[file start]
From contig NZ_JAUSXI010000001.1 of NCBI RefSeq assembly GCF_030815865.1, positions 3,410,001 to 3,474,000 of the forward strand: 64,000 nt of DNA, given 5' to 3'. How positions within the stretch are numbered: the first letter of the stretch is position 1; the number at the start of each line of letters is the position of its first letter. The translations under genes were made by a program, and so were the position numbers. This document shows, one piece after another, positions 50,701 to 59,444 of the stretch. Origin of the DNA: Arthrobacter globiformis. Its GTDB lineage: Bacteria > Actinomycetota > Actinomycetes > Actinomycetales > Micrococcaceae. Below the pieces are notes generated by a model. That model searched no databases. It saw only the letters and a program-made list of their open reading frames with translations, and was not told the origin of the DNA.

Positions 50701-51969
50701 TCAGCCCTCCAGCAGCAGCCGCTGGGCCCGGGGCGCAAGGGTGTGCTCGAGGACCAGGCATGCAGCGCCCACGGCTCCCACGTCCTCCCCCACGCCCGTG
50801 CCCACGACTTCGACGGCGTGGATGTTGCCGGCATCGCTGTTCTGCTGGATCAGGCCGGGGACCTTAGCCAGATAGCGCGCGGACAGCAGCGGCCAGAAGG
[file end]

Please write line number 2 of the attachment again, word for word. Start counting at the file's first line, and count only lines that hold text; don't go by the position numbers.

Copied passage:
Positions 50701-51969